Our main aim in this section is to consider some very special Sudoku solutions

which we call symmetric. We state our main results ﬁrst. The proofs will

take us on a tour through parts of ﬁnite geometry and coding theory; we

have included brief introductions to these topics, for readers unfamiliar with

them who want to follow us through the proofs of the theorems. Later in

the section, we show how to construct other Sudoku solutions having some

of the statistical properties introduced in the preceding section.

We have seen that a Sudoku solution is a gerechte design for the 9 9

array partitioned into nine 3 3 subsquares. To deﬁne symmetric Sudoku

solutions, we need a few more types of region.

As deﬁned in the last section, a minirow consists of three cells forming

a row of a subsquare, and a minicolumn consists of three cells forming a

column of a subsquare. We deﬁne a broken row to be the union of three

minirows occurring in the same position in three subsquares in a column,

and a broken column to be the union of three minicolumns occurring in the

same position in three subsquares in a row. A location is a set of nine cells

occurring in a ﬁxed position in all of the subsquares (for example, the centre

cells of each subsquare).

Now a symmetric Sudoku solution is an arrangement of the symbols

1, . . . , 9 in a 9 9 grid in such a way that each symbol occurs once in each

row, column, subsquare, broken row, broken column, and location. In other

words, it is a multiple gerechte design for the partitions into subsquares,

broken rows, broken columns, and locations. Figure 5 shows a symmetric

Sudoku solution. The square shown has the further property that each of

the 3 3 subsquares is “semi-magic”, that is, its row and column sums (but

not necessarily its diagonal sums) are 15 (John Bray [6]).

As in the ﬁrst section, two Sudoku solutions are equivalent if one can be

obtained from the other by a combination of row and column permutations

(and possibly transposition) which preserve all the relevant partitions, and

re-numbering of the symbols.

The main result of this section asserts that, up to equivalence, there are

12

8 1 6 2 4 9 5 7 3

3 5 7 6 8 1 9 2 4

4 9 2 7 3 5 1 6 8

7 3 5 1 6 8 4 9 2

2 4 9 5 7 3 8 1 6

6 8 1 9 2 4 3 5 7

9 2 4 3 5 7 6 8 1

1 6 8 4 9 2 7 3 5

5 7 3 8 1 6 2 4 9

Figure 5: A semi-magic symmetric Sudoku solution

precisely two symmetric Sudoku solutions. This theorem can be proved by

a computation of the type described in the ﬁrst section. However, we give a

more conceptual proof, exploiting the links with the other topics of the title.

We also consider mutually orthogonal sets; we show that the maximum

number of mutually orthogonal Sudoku solutions is 6, and the maximum

number of mutually orthogonal symmetric Sudoku solutions is 4. Moreover,

there is a set of six mutually orthogonal Sudoku solutions of which four are

symmetric. These are exhibited in Figure 10.

Throughout this section will will use GF(3) to denote the ﬁnite ﬁeld with

three elements (the integers modulo 3).

3.1 Preliminaries

In this subsection we describe brieﬂy the notions of aﬃne and projective

geometry and coding theory. Readers familiar with this material may skip

this subsection.

Aﬃne geometry An aﬃne space is just a vector space with the distin-

guished role of the origin removed. Its subspaces are the cosets of the vector

subspaces, that is, sets of the form U +v, where U is a vector subspace and

v a ﬁxed vector, the coset representative. This coset is also called the trans-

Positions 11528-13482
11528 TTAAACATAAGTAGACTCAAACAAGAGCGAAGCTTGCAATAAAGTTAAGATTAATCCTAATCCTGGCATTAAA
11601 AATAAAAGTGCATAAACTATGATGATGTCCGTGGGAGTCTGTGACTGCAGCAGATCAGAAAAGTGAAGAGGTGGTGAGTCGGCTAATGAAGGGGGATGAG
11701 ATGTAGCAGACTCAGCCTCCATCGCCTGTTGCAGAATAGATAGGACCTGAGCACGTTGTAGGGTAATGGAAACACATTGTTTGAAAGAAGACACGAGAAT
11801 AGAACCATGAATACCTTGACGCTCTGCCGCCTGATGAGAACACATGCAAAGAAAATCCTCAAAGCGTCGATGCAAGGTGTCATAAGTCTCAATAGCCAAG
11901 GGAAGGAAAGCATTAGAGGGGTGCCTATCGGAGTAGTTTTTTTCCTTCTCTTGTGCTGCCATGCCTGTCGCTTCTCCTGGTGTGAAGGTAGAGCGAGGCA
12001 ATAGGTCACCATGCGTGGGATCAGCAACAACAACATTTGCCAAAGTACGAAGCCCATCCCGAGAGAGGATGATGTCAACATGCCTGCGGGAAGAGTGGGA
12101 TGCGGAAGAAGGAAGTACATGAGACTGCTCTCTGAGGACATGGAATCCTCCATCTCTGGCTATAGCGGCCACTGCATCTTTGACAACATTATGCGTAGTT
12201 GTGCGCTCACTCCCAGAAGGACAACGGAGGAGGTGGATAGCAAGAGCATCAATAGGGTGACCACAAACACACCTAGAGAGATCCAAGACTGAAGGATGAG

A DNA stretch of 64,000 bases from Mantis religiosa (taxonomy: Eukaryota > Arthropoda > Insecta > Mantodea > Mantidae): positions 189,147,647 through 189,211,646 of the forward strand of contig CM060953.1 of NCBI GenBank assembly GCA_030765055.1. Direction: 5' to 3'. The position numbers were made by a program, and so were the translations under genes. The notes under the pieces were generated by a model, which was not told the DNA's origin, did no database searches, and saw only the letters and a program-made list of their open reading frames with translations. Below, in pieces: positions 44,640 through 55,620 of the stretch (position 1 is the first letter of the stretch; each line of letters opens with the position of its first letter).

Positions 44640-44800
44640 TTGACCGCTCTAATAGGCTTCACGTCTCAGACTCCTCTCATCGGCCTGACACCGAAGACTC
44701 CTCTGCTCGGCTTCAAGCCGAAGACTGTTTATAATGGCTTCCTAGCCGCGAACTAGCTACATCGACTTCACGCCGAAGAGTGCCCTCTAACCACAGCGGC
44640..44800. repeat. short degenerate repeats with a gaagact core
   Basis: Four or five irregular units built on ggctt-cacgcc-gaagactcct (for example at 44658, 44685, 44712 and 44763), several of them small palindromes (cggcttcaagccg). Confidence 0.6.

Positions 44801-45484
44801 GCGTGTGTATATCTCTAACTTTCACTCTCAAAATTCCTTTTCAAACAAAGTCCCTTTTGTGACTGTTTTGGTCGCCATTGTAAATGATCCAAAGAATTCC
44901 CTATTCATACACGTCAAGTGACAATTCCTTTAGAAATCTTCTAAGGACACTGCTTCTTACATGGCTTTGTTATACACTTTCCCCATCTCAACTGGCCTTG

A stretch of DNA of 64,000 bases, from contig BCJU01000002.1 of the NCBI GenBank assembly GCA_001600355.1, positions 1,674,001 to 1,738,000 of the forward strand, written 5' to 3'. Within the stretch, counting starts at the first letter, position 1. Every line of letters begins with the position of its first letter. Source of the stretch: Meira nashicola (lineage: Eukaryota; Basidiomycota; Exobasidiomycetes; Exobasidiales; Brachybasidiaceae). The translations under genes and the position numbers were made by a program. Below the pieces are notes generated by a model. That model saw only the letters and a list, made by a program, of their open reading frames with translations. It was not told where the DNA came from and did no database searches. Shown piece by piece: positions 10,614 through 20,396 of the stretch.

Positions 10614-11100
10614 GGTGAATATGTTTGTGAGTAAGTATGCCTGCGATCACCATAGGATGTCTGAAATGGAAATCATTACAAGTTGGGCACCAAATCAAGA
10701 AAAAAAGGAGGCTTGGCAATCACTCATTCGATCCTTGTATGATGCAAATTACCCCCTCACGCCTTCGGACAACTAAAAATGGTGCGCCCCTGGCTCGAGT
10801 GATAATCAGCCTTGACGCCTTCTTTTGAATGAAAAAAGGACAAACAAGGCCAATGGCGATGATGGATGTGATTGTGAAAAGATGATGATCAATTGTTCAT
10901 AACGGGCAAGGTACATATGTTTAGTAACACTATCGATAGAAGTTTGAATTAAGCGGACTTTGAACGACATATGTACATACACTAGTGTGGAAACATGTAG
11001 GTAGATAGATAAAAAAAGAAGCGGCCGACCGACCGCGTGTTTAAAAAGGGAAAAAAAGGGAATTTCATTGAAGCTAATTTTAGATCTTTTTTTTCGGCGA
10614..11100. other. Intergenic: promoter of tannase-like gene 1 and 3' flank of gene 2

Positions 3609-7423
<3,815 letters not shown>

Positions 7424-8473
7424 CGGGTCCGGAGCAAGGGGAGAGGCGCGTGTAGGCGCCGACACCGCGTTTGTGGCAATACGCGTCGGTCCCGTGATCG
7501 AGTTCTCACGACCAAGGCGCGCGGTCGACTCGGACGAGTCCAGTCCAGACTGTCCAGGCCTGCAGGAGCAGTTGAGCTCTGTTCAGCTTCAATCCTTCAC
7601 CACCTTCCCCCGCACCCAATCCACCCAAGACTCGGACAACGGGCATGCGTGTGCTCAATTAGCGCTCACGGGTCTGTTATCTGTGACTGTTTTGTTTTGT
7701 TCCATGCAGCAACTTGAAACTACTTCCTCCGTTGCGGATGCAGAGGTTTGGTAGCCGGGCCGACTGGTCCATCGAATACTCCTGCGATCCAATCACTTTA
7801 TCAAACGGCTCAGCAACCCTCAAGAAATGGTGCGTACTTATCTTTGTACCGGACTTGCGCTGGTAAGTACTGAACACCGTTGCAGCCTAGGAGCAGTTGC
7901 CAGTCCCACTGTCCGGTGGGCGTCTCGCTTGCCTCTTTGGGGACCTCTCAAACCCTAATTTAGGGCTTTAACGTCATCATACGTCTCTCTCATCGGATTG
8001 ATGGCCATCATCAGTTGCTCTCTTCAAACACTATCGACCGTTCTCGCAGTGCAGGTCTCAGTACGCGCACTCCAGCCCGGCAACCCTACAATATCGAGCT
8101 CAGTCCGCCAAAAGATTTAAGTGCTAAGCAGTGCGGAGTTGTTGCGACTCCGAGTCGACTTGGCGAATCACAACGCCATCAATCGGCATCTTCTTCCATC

late of U by v. Two aﬃne subspaces which are cosets of the same vector

subspace are said to be parallel, and the set of all cosets of a given vector

13

subspace forms a parallel class. A transversal for a parallel class of aﬃne

subspaces is a set of coset representatives for the vector subspace.

We use the terms “point”, “line” and “plane” for aﬃne subspaces of

dimension 0, 1, 2 respectively. We denote the n-dimensional aﬃne space over

a ﬁeld F by AG(n, F); if [F[ = q, we write AG(n, q).

We will use the fact that a subset of AG(n, F) is an aﬃne subspace if

(and only if) it contains the unique aﬃne line through each pair of its points.

In aﬃne space over the ﬁeld GF(3), a line has just three points, and the third

point on the line through p

1

and p

2

is the “midpoint” (p

1

+p

2

)/2 = −(p

1

+p

2

).

Projective geometry Much of the argument in the proof of the main

theorem of this section will be an examination of collections of subspaces

of a vector space. This can also be cast into geometric language, that of

projective geometry.

The n-dimensional projective space over a ﬁeld F is the geometry whose

points, lines, planes, etc. are the 1-, 2-, 3-dimensional (and so on) subspaces

of an (n + 1)-dimensional space V (which we can take to be F

n+1

). A point

P lies on a line L if P ⊂ L (as subspaces of F

n+1

).

For example, a point of the projective space PG(n, F) is a 1-dimensional

subspace of the vector space F

n+1

, and so it corresponds to a parallel class

of lines in the aﬃne space AG(n + 1, F). The points of the projective space

can therefore be thought of as “points at inﬁnity” of the aﬃne space.

We will mostly be concerned with 3-dimensional projective geometry; we

refer to [7, 12]. We will use the following notions:

• Two lines are said to be skew if they are not coplanar. Skew lines

are necessarily disjoint. Conversely, since any two lines in a projective

plane intersect, disjoint lines are skew. So the terms “disjoint” and

“skew” for lines in projective space are synonyms. We will normally

refer to disjoint lines. Note that disjoint lines in PG(n, F) arise from

2-dimensional subspaces in F

n+1

meeting only in the origin.

• A hyperbolic quadric is a set of points satisfying an equation like x

1

x

2

+

x

3

x

4